protest raw milk

Raw Milk Is Common Sense: Join Your Farmers in Protest

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I don’t drink pasteurized, homogenized milk. I never have, and I never will. It’s not milk, it’s white water. Milk is alive, not dead. Milk can grow a baby mammal and keep it healthy. I grew up on a farm in Russia and had warm, raw milk every morning. I refuse to downgrade.

Unfortunately, if you grew up in Onatrio, you don’t know better. You’re happy with your white water. It’s safe. It’s in schools. They say it’s good for you. That’s fine, I am 100% for your freedom to drink white water, but don’t prevent me from drinking real milk.

The Government has a hard-on for prevention. ‘What ifs’ are used to justify action, even when that action violates basic human rights and is measurably hurting people and communities. ‘What ifs’ are the most convenient excuses for expanding control.

I remember working the Royal Winter Fair. I remember rivers of milk going down the drain (to relieve the animals). What a waste…so I went to  a farmer and asked if instead of dumping it, they’d give it to me (I wanted to make cheese). A dark look of concern washed over the farmer’s face as he asked if I was “with the Government.” A few years later I tried to sign up for a cow sharing co-op. I got a text which read “I am in a parked white van, in the McDonald’s parking lot on the corner of Dutch and Parkview. Come alone, between 6-7pm” I met with the guys and after signing a 50 page legal document, I was put on a 2 year waiting list, and they never called me (probably because they were raided).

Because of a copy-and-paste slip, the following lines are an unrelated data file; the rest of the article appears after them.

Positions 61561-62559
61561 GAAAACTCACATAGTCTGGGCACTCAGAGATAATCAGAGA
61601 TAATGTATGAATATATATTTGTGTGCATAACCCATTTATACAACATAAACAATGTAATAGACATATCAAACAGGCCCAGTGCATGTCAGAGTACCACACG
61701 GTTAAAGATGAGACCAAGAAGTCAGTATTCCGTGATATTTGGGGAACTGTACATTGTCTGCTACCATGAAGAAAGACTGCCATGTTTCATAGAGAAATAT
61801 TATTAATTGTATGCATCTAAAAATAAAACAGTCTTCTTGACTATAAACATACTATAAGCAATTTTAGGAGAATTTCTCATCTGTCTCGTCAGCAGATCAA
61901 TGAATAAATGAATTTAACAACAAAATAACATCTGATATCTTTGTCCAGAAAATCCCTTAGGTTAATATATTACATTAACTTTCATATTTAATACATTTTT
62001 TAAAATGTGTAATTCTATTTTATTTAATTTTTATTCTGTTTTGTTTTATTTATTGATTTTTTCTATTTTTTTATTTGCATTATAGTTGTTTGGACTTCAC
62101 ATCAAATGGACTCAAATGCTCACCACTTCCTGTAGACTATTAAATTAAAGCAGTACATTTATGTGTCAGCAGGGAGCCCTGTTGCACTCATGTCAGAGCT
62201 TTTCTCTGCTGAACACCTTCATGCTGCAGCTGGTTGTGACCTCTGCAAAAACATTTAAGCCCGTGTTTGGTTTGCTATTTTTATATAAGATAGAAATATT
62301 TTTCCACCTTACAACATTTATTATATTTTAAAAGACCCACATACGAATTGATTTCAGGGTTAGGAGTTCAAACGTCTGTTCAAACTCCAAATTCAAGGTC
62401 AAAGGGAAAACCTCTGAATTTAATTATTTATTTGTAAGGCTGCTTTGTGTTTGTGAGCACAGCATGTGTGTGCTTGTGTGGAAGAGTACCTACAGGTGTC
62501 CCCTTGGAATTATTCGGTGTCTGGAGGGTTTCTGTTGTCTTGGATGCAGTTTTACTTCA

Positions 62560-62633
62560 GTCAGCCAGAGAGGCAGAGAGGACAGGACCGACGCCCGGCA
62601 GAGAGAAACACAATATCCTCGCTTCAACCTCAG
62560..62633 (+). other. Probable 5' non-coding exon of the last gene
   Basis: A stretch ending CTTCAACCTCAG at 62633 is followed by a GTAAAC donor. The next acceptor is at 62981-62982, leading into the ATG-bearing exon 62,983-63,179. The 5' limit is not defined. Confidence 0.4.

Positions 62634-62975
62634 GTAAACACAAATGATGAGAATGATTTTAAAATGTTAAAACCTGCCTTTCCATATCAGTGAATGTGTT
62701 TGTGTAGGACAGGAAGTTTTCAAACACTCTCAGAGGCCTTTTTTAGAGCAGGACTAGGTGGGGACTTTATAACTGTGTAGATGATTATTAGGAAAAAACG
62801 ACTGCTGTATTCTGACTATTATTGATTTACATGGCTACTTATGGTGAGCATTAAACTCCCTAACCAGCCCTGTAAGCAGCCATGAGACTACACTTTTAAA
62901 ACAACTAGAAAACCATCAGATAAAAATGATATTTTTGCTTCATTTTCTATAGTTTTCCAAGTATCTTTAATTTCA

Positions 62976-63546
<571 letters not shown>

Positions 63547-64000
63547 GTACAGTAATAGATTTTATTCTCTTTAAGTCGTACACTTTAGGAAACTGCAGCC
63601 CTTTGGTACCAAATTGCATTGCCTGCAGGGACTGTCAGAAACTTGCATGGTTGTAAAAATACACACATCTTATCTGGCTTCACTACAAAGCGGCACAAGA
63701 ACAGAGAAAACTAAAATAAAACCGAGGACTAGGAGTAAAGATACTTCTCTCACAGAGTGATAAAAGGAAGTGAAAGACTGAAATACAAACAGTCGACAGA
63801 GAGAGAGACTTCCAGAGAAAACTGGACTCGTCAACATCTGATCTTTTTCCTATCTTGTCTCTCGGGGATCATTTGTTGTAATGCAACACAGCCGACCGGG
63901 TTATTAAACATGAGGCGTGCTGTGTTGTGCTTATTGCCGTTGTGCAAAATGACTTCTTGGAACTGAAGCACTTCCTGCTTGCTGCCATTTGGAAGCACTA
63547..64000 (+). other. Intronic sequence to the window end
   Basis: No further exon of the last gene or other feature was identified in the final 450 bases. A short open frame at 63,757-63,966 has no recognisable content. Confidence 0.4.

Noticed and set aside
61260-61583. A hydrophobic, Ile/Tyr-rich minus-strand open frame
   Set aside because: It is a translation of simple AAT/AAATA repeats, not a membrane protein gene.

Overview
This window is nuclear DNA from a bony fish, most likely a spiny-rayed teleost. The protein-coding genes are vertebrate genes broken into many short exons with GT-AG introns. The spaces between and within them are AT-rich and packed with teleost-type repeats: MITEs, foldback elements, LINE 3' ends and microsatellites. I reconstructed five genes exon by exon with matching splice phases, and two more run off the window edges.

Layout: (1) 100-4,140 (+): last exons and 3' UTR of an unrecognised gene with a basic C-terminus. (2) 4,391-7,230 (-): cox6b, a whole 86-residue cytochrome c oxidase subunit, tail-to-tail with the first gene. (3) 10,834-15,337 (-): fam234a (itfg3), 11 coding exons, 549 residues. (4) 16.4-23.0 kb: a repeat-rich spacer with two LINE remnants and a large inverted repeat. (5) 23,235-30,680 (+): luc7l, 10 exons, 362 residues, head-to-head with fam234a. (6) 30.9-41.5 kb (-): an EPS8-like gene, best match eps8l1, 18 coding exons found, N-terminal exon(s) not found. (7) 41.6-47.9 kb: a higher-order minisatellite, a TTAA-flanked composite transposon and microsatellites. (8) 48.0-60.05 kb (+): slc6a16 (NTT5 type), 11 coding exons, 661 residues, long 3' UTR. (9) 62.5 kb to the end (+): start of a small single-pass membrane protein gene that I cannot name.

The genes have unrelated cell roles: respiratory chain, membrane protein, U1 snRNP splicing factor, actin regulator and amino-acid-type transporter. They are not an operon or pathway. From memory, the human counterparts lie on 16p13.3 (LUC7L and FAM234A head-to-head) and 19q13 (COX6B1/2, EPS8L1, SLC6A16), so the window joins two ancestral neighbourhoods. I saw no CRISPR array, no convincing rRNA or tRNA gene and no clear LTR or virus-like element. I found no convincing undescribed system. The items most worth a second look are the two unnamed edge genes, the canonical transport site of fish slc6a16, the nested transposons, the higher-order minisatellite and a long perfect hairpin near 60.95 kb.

This year my quest for raw milk was reignited; I received an ice cream maker for my birthday, but I didn’t want to make it out of white water. My sister found the Full Bounty Farm and we signed up. For months my family and I enjoyed their raw milk products (no deaths yet), but it looks like my raw milk heaven may be short lived.

At some point, we must ask ourselves: do we want to live in a society where it’s easier to buy crack than unboiled milk? The State regularly prosecutes and issues swat-style raids on small farmers. Their crime is feeding their community. Who controls your food? It’s not you.

If you believe in food freedom, do your best to show up this Wednesday.

MARCH 16, 2016 | Rally @ 8:30am | Hearing @ 9:30am Ontario Court of Justice, 50 Eagle Street West, Newmarket (south-west corner of Yonge St. & Eagle St. W.)

Details (from the Full Bounty Farm Newsletter):

Join us in Newmarket to defend your constitutional and fundamental rights under the Canadian Charter of Rights and Freedoms, Section 7 – Life, liberty and security of the person. Protest and win back your right for peaceful “voluntary exchange.”

Never doubt that a small group of thoughtful, committed citizens can change the world. Indeed, it is the only thing that ever has.” – Margaret Mead

-The courts are coming on strong against raw milk activist, Michael Schmidt, his wife, Elisa, his son, Marcus, and a church pastor, who are now threatening arrest if they do not immediately cease raw milk distribution.